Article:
Sewing · tutorials

Tutorial: lining a sleeveless dress

We are in the throes of a southern summer here, with temperatures in the humid 90s and no relief in sight.  I’ve been avoiding my sewing room because the central a/c couldn’t keep up, but finally yesterday I broke down and bought a window unit air conditioner to supplement on the 3rd floor.  Last night I went to attach the lining to my current project, and realized that I hated the instructions.  You’ve seen them – the sort of lining instructions that call for handsewing part of the lining to the dress.  I don’t think it looks very professional to sew part by hand, part by machine, so I used this technique, which I first learned for my Rooibos dress.  It’s like a magic trick – it doesn’t seem like it would work, but it does!  I hope this helps someone out  – lining a sleeveless dress is super easy this way (and it works with facings too!)

Begin with only the shoulder seams sewn in both the fashion and lining fabric.   With right sides together, pin the layers together, and sew together at the neckline.  For this pattern I made sure to pivot at each of the 4 corners.   Trim and grade the seam, clipping all the way to the stitching (but not through it!) for a v-neckline.  I use pinking shears here, since the seam will be hidden inside the dress.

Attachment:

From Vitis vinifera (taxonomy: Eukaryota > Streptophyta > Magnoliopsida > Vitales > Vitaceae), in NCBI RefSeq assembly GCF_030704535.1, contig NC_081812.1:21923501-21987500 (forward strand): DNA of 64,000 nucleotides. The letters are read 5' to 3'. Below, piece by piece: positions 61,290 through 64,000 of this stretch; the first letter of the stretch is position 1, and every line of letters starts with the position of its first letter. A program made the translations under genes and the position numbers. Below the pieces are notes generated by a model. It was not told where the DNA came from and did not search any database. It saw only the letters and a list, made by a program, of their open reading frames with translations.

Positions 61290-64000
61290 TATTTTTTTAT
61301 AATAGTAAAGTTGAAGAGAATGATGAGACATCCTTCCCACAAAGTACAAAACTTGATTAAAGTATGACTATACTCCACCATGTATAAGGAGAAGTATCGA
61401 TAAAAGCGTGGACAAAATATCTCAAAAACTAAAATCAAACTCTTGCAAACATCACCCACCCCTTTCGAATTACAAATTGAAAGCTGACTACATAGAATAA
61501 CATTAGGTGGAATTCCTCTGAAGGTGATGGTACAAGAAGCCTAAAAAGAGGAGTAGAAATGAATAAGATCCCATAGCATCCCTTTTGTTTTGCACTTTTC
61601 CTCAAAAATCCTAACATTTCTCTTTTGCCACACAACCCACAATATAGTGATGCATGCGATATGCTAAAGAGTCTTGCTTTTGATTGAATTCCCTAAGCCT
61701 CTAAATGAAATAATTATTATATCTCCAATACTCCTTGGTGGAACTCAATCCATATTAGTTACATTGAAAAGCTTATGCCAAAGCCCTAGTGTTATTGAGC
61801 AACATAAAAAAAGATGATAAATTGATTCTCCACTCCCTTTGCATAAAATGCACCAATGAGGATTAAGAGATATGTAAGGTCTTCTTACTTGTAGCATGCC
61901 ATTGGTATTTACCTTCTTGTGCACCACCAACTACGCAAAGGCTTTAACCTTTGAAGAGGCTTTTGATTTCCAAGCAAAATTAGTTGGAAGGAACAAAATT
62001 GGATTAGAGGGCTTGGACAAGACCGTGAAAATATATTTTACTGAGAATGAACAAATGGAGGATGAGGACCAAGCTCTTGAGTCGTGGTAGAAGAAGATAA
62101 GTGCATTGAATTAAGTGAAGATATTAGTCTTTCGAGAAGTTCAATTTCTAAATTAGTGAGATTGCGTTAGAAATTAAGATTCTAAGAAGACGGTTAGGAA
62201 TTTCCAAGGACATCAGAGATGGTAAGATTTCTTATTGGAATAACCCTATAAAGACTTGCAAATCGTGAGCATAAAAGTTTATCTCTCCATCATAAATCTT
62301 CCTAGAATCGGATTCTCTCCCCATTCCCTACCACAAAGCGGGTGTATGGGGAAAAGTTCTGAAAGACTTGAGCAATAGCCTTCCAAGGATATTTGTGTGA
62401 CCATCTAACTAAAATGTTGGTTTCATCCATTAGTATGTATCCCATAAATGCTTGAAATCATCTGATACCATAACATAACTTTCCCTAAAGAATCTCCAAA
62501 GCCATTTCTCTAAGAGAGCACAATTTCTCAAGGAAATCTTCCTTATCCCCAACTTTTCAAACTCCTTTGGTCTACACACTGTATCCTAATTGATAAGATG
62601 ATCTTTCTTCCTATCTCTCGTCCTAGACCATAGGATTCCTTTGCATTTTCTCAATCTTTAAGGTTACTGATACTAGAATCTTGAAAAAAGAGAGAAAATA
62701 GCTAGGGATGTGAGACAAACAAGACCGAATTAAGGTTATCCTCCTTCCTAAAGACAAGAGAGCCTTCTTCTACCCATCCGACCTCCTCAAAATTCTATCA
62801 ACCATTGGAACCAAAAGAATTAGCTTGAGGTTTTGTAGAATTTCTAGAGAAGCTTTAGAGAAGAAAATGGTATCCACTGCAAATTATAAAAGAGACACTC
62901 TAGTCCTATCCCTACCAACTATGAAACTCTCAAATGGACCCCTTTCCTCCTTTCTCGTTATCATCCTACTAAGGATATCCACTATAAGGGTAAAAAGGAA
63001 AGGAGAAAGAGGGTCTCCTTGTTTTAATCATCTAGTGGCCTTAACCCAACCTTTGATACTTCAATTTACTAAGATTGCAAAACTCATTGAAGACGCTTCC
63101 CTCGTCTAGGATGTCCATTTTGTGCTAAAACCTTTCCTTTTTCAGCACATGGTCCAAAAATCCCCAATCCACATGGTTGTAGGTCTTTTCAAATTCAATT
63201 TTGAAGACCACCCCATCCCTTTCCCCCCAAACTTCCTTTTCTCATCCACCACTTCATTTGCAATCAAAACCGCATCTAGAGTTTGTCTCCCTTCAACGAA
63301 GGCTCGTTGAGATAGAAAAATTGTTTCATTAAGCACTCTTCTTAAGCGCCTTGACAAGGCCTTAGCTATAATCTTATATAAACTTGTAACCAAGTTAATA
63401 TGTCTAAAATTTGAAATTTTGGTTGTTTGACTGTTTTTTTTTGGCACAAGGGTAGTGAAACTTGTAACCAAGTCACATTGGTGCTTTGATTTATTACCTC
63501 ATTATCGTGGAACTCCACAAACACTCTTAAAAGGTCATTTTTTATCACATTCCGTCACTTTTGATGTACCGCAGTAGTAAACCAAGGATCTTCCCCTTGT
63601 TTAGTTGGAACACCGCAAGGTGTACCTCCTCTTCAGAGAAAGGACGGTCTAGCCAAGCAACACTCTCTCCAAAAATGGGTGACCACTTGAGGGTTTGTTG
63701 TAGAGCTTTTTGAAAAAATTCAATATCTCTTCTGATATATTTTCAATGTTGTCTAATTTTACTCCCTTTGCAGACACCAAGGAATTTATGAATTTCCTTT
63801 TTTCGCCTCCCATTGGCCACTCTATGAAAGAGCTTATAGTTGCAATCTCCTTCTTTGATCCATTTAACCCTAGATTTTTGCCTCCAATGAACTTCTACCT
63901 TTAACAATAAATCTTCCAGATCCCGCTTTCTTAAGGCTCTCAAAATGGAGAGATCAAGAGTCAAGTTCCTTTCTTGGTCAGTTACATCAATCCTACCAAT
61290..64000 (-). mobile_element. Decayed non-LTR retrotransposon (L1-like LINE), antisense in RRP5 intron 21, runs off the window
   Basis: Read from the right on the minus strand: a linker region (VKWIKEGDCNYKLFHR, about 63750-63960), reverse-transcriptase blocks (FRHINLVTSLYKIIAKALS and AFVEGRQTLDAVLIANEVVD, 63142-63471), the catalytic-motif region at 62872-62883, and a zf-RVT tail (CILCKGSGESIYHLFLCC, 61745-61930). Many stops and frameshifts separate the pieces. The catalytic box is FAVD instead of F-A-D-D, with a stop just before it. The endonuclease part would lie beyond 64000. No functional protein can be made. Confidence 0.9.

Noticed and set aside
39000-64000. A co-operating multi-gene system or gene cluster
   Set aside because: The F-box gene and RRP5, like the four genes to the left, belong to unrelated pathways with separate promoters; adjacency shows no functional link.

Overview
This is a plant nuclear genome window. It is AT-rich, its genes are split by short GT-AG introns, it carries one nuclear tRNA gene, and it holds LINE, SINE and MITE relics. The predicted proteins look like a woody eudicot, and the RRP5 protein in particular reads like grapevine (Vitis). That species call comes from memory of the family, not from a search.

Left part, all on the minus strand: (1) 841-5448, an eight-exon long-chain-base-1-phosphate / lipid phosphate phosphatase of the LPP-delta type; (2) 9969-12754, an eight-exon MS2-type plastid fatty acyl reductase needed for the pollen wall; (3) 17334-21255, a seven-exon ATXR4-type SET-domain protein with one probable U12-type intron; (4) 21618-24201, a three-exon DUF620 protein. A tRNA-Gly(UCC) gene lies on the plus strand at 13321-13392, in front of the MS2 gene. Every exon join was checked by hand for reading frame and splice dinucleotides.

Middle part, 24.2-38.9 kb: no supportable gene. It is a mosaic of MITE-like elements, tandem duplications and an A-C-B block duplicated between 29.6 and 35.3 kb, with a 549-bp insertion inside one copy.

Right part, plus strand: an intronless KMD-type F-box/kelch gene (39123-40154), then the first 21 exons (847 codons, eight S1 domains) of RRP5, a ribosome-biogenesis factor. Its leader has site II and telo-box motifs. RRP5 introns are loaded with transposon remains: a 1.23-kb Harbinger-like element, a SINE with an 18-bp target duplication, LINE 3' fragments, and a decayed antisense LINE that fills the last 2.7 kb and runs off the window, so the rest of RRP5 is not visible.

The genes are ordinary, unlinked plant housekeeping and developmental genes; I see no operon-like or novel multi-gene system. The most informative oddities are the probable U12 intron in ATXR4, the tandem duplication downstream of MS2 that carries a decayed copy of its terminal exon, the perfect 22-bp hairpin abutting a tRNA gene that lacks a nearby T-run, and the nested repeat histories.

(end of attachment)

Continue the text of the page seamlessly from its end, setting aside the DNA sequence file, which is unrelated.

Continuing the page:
Understitch (ie stitch the seam allowance to the lining) as far as you can.   Turn seam rightside out, so that the WS are together, and press your seam.

Now comes the magic part!

Lay the bodice down flat, with the wrong sides together (the way it is sewn.)  Starting at one side, begin to roll the fabric towards the opposite armhole.  Now, reach underneath, and flip the fashion fabric out (towards the right in my photo.)  Lay the lining fabric over the rolled fabric (again to the right.)  You will now have right sides together, and the rolled up fabric will be sandwiched in the middle of the layers.  Pin the armhole for sewing.